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Beethoven

NEWS
March 13, 2016
Mapping a Musical Partnership. Pianist Maurizio Pollini and conductor Claudio Abbado began performing together in the 1960s, an association that lasted five decades. DG has packaged eight discs' worth of music taken from recordings released between the 1970s and late '90s - all five Beethoven concertos, the two of Brahms, Schumann, plus works of Bartók, Schoenberg, and Luigi Nono. What's captured in Pollini & Abbado: The Complete Deutsche Grammophon Recordings is variable. The Schumann concerto might have more revealing interpreters than Pollini.
NEWS
March 15, 2015 | By David Patrick Stearns, Inquirer Music Critic
Beethoven and Falla. Only one conductor would dare to pair such radically dissimilar composers with the Philadelphia Orchestra: the late Rafael Frühbeck de Burgos. Planned by him before his death last year, the program on Thursday fell to the orchestra's conductor in residence, Cristian Macelaru. He is as strong-minded as anyone standing before the orchestra this season and, overall, made the evening work in a manner hugely different from Frühbeck de Burgos'. Beethoven was represented by his least severe orchestral work, the Symphony No. 6 ("Pastoral")
NEWS
November 13, 2011 | By David Patrick Stearns, Inquirer Music Critic
The knighthood, the vast discography stretching from Monteverdi to Brahms, and the acclaim that has come with it are all tangible evidence that Sir John Eliot Gardiner, 68, is a pervasive presence throughout the European and American classical music world. Why, then, is he only now making his Philadelphia debut on a tour with his period-instrument ensemble, the Orchestre Révolutionnaire et Romantique? Why has he never been asked to guest-conduct the Philadelphia Orchestra? If ever there has been an alternative conducting career, it's his. "Think of conductors of my generation, Zubin Mehta, and musicians such as Pinchy Zukerman and Itzhak Perlman.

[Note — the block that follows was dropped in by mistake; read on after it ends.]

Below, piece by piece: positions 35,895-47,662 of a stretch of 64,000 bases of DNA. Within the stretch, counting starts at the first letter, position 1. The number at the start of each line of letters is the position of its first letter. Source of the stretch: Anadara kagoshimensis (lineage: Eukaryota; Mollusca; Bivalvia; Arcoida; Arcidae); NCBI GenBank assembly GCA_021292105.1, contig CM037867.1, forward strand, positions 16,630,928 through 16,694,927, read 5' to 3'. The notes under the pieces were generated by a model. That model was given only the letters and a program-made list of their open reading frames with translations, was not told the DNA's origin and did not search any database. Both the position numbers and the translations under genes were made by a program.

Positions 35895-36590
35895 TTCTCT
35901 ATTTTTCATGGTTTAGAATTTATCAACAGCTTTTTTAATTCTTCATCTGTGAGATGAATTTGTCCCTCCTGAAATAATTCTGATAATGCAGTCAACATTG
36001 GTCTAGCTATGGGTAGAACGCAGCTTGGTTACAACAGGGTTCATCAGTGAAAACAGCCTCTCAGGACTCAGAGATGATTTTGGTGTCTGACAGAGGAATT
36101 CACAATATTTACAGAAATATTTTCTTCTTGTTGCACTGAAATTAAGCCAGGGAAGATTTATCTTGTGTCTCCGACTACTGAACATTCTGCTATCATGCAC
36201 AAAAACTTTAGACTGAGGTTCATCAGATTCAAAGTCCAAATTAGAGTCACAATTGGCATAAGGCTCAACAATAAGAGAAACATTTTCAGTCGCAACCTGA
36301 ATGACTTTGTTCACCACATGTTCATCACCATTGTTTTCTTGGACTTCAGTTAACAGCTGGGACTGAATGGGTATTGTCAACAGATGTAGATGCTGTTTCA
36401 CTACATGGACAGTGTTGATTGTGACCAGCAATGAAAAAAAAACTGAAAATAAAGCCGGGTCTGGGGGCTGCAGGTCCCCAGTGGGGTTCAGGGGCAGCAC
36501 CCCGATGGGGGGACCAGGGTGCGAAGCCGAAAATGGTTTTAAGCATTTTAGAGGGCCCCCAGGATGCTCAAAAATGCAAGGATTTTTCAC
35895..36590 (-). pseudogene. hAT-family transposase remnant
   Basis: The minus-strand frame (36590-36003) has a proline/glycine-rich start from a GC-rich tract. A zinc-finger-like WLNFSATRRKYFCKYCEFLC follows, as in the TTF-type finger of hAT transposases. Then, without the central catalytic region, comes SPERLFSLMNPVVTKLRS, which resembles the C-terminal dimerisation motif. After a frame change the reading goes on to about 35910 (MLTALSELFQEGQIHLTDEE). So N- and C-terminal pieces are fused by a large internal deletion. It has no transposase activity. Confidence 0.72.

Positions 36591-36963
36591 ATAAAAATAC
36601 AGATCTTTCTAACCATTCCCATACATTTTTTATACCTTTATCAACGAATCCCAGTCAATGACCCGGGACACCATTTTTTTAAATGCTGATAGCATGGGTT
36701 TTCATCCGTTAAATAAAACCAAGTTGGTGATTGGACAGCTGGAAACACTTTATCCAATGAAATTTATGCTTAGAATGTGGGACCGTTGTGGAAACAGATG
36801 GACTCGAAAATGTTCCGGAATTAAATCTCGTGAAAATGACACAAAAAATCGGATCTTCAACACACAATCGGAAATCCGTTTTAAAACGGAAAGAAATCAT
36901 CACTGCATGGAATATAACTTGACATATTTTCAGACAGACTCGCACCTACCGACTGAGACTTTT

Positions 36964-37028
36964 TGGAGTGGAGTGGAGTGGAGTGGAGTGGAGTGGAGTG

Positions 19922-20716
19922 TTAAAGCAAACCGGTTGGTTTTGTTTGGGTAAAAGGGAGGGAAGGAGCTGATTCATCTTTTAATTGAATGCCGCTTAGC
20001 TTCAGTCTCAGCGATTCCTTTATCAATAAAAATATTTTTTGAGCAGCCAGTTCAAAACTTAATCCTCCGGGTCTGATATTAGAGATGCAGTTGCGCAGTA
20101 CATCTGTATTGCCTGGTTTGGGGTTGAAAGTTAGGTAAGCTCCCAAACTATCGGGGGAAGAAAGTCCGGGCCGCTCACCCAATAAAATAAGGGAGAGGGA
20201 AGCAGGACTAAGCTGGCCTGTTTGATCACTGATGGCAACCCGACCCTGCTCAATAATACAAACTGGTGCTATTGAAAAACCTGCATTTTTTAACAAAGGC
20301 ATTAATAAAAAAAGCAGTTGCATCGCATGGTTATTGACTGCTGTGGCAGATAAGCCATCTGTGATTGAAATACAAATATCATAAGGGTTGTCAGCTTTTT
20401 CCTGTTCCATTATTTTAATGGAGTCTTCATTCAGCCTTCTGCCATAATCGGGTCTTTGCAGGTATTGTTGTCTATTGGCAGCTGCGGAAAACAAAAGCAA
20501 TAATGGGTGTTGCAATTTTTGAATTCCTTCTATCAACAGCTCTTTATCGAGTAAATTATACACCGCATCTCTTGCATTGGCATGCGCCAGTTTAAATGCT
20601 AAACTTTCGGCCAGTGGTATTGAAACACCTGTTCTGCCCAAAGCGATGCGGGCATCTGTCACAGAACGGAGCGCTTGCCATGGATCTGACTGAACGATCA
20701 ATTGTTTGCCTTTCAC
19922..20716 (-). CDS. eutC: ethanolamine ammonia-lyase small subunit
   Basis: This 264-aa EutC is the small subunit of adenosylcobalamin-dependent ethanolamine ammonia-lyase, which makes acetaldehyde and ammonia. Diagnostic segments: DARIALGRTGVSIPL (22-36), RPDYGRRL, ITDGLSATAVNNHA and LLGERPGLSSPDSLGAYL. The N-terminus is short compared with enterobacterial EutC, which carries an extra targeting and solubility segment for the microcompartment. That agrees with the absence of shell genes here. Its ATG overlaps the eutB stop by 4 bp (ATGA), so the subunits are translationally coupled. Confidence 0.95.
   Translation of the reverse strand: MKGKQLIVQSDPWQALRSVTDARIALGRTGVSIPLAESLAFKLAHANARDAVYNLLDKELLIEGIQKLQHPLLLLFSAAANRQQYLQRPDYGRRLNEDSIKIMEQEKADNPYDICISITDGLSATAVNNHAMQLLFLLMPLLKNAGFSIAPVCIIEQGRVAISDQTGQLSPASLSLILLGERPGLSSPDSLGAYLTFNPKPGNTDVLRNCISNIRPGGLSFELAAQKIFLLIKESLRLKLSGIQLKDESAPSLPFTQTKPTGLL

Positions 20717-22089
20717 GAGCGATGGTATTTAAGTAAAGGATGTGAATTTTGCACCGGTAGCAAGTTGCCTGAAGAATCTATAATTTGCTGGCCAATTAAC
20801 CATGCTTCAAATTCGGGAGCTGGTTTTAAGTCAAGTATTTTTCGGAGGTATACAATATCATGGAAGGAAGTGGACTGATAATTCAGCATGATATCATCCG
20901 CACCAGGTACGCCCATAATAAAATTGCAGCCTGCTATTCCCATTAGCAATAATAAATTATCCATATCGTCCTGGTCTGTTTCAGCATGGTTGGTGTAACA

ENTERTAINMENT
January 8, 2015 | By David Patrick Stearns, Inquirer Music Critic
Hilary Hahn has been such a solid performer over the years that her cancellation of summer and fall concerts due to muscle strain seemed unthinkable. Sometimes, the more vague the cause, the scarier it is: Remember how Murray Perahia's years of physical problems began with a mere paper cut? Yet Monday's Philadelphia Chamber Music Society concert (which came roughly a month after Hahn resumed concertizing) showed her at full strength: She had to be, with Tchaikovsky's epic Piano Trio Op. 50 in a first-time collaboration with pianist Natalie Zhu (a longtime musical friend)
ENTERTAINMENT
September 18, 2014 | By David Patrick Stearns, Inquirer Music Critic
Beethoven's Symphony No. 6 ("Pastoral") is usually about as safe as concert programming can be. Yet when the Chamber Orchestra of Philadelphia decided to opened its 50th season with Beethoven's celebration of nature and weather Monday at the Kimmel Center's Perelman Theater, it took one of the bigger chances of its recent history. Audiences here aren't used to hearing that music played by 35 or so players. But then, music director (and composer) Sir Dirk Brossé (newly knighted in his native Belgium)